Much of Dennis Lehane’s Gone, Baby, Gone takes place in the working-class Dorchester section of Boston. In it, PIs Patrick Kenzie and Angela Gennaro get a new case. Four-year-old Amanda McCready has gone missing, and a massive hunt hasn’t turned up any clues. Amanda’s Uncle Lionel and Aunt Beatrice McCready want Kenzie and Gennaro to investigate.  The PIs not sure what they can do that several police departments and a public alert haven’t done, but they decide to take the case. They  start with Amanda’s mother, Helene, but they don’t’ get much help there. She’s not exactly an attentive mother; in fact, she left the child alone on the night she was taken. As Kenzie and Gennaro piece together the truth about what happened to Amanda, the search takes them through several parts of Dorchester, and we see what life is like in this part of Boston.

And then there’s Donald Smith’s The Constable’s Tale, which takes place in 1758. When Edward and Anne Campbell and their son are found murdered, it looks on the surface as though they were killed by hostile Indians (which wouldn’t be surprising, given this is during the Seven Years/French and Indian War). But the Indians in the area (North Carolina) where the bodies where found are not enemies. What’s more, an unusual brooch with Masonic symbols on it was found at the scene. Local constable James Henry ‘Harry’ Woodyard decides to look into the matter more deeply. He thinks that, if he can trace the brooch to its origin, he can find out more about the murder.  So, he follows the brooch’s trail to Boston (and later, to Québec). The Boston that Woodyard finds is much more urban and sophisticated than his plantation is, and there’s resentment there against what is seen as British highhandedness. The American Revolution itself is twenty years off, but there’s already deep unhappiness at the status quo, and it’s quite the topic in Boston. It’s an interesting look at the Boston of that era.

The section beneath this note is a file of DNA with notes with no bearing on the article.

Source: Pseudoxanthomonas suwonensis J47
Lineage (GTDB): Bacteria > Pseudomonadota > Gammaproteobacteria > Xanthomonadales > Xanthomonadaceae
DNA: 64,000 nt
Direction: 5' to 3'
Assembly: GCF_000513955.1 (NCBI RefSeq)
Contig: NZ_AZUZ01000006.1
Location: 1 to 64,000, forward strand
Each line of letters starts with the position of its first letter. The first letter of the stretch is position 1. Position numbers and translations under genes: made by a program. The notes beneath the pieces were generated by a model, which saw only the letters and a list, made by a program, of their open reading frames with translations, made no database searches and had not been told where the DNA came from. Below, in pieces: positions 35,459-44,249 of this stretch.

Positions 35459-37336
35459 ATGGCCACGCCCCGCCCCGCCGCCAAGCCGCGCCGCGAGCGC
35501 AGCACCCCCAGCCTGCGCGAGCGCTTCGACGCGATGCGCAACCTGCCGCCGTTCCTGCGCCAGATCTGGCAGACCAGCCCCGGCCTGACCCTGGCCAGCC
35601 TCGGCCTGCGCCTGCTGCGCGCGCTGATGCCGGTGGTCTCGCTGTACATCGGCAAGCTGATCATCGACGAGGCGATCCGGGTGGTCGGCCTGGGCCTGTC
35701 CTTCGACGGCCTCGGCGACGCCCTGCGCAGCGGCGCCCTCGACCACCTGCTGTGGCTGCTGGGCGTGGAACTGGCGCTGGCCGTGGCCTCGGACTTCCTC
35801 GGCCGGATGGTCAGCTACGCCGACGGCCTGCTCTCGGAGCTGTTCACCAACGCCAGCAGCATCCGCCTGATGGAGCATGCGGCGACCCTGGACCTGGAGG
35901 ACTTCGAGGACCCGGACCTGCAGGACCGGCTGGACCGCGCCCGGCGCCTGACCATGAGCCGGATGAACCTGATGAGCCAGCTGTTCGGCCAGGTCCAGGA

Whatever era one’s in, Boston is an interesting city. It’s a world-class destination for education, medicine, and more. But that doesn’t mean it’s crime free…

 

Thanks to Bostonusa.com for the lovely ‘photo!

 
 
 

*NOTE: The title of this post is the title of a song by Dave Loggins.

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Filed under Aaron Elkins, Dennis Lehane, Donald Smith, Jeffery Hudson, Michael Crichton, Robin Cook

His Painting’s On the Wall*

We’ve all heard of world-famous paintings such as Picasso’s Guernica. Beyond their monetary value, there’s just something about certain pieces of artwork that capture the imagination – or at least, people’s attention. If you’ve ever stood looking at a piece of artwork, drawn to it, you know what I mean.

And artwork certainly plays its role in crime fiction. And we don’t just see it in ‘heist’ stories, either. Sometimes, a particular piece of art is central to a plot; sometimes it’s not. Either way, it can add an interesting layer to a story.

For instance, in Arthur Conan Doyle’s The Adventure of the Six Napoleons, Inspector Lestrade brings Sherlock Holmes an unusual case of vandalism. It seems that two busts of Napoleon, sold by the same shop, have been smashed. Then another is found smashed, and this time, there’s also a murder. Lestrade wonders whether the culprit is some sort of madman with a fanatical hatred of Napoleon, but Holmes guesses that’s not the case. He traces the smashed busts to their origin, and, in the end, finds out why someone would want to destroy them.